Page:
As to the minutes of the evidence delivered in the former cause, it is sufficiently manifest that they ought not to be admitted, if recurrence to the original sources of evidence be practicable, without preponderant inconvenience,—if the witnesses in the former cause be capable of being examined, or such written or real evidence as it may have afforded be capable of being exhibited, in the present: unless when there may be a use in comparing two testimonies delivered by the same witness on two different occasions. But if (no matter from what cause) recurrence to the original sources be either physically or prudentially impracticable, the minutes of the former evidence should be admitted, and taken for what they are worth. If the evidence in question be oral testimony, being generally upon oath, subject to punishment in case of intentional falsehood, and to counter-interrogation, it is at any rate better than hearsay evidence, which, at its origin, had none of these securities: if it be real evidence, the official minutes of it are the very best kind of reported real evidence:—of which hereafter.
A question of greater nicety is, whether in any, and, if in any, in what cases, adscititious evidence shall be taken for conclusive?
In the case of minutes of evidence, the short answer is, never. The testimony of a witness, or of any number of witnesses, even if delivered in the cause in hand, and under all the securities which can be taken in the cause in hand for its correctness and completeness, ought not to be, nor, under any existing system of law that I know of, would be, taken for conclusive: much less a mere note of the testimony which they delivered on a former occasion, subject perhaps, indeed, to the same set of securities, but perhaps to a set in any degree inferior to those which there may, in the cause in hand, be the means of subjecting them to.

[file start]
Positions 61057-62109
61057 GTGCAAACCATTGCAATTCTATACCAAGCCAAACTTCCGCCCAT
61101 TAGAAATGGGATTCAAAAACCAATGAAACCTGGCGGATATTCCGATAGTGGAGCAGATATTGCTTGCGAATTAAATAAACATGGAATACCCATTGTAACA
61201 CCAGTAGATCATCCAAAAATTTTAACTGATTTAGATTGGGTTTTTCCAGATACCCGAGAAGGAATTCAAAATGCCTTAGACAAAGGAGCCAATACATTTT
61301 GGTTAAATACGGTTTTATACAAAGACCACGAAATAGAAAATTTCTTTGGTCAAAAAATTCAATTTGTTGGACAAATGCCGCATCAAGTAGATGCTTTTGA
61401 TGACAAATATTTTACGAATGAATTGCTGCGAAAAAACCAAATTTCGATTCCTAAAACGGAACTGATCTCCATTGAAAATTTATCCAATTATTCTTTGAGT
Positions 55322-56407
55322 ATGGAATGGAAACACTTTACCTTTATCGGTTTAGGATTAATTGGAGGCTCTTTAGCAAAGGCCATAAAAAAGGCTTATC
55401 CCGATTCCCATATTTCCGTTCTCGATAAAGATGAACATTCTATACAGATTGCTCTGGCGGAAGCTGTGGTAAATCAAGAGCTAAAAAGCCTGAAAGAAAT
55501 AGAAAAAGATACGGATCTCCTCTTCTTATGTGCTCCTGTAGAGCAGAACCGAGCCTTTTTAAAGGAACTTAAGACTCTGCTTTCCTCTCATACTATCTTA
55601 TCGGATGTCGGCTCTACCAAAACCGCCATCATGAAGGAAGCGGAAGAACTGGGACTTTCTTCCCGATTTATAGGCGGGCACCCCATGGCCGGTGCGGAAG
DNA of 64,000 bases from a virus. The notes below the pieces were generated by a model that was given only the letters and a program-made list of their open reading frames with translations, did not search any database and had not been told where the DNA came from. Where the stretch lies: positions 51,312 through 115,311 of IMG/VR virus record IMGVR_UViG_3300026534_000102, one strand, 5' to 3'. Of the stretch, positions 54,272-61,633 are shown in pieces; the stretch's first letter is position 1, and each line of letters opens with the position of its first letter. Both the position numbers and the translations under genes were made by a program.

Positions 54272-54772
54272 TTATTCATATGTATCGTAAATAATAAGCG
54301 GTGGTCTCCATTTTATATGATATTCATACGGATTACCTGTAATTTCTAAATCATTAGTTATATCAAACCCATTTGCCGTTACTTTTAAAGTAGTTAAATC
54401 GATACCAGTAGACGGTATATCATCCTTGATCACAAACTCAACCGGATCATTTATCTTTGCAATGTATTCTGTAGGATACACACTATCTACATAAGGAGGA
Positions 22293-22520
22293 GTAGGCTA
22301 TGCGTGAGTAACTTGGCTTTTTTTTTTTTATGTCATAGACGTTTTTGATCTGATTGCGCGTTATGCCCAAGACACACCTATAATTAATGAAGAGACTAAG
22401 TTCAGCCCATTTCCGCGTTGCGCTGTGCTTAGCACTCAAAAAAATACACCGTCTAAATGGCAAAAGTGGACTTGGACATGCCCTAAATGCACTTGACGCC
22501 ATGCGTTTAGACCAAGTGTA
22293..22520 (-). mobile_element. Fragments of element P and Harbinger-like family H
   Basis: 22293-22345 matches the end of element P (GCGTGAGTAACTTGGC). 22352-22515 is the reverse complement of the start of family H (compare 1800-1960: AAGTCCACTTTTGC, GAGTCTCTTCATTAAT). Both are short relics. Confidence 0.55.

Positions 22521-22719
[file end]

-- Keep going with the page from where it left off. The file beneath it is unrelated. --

The case of a decision is more complicated. For the purpose of a prior cause, a decision has been given which supposes proof made of a certain fact: and the question is, whether, on the ground of such decision, such fact shall be taken for true—shall be considered as being sufficiently and conclusively proved—for the purpose of the decision to be given in a posterior cause?
It must of course be assumed, that the prior decision necessarily supposes evidence of the fact in question to have been presented to the judge, sufficient to create in his mind a persuasion of its existence: for there would be manifest impropriety in making the decision conclusive evidence of any fact not absolutely necessary to its legality; with whatever degree of probability the existence of such fact might be inferred from it.
1. Let the parties be the same; and the tribunal either the same tribunal, or one in which the same or equally efficient securities are taken for rectitude of decision. In this case, unless where a new trial of the former cause would be proper, the decision in the former cause ought to be taken as conclusive evidence (for the purpose of the posterior cause) of every fact, proof of which it necessarily implies. A lawyer would say, Quia interest reipublicæ ut sit finis litium. Not choosing to content myself with vague and oracular generalities, which are as susceptible of being employed in defence of bad arrangements of procedure as of good ones, I place the propriety of the rule upon the following more definite ground: that, as every person who would have an opportunity of applying the security of counter-interrogation in the second cause, has had such an opportunity in the first,—and as the rules of evidence which were observed in the former trial, were, by supposition, as well calculated for the extraction of the truth, as those which would be to be acted upon in the present,—the judge on the second occasion would have no advantage, in seeking after the truth, over the judge on the first, to counterbalance the disadvantage necessarily consequent upon lapse of time: and the decision of the first judge (though strictly speaking it be only evidence of evidence) is more likely to be correct, than that which the second judge might pronounce on the occasion of the posterior cause.